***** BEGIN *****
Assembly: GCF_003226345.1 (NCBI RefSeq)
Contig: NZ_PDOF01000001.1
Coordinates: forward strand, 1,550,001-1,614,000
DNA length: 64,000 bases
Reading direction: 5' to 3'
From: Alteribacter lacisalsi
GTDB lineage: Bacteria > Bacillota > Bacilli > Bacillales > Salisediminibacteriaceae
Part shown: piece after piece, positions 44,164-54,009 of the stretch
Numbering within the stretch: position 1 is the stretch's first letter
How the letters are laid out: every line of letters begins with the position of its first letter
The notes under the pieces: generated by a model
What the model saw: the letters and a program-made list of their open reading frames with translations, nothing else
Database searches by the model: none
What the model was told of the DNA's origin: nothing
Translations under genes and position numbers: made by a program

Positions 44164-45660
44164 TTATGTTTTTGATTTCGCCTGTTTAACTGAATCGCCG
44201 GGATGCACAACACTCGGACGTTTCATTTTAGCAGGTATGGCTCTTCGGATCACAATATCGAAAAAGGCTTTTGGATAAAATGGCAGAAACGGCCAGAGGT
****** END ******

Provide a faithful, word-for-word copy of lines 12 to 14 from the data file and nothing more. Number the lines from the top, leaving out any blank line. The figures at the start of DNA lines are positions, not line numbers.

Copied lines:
What the model saw: the letters and a program-made list of their open reading frames with translations, nothing else
Database searches by the model: none
What the model was told of the DNA's origin: nothing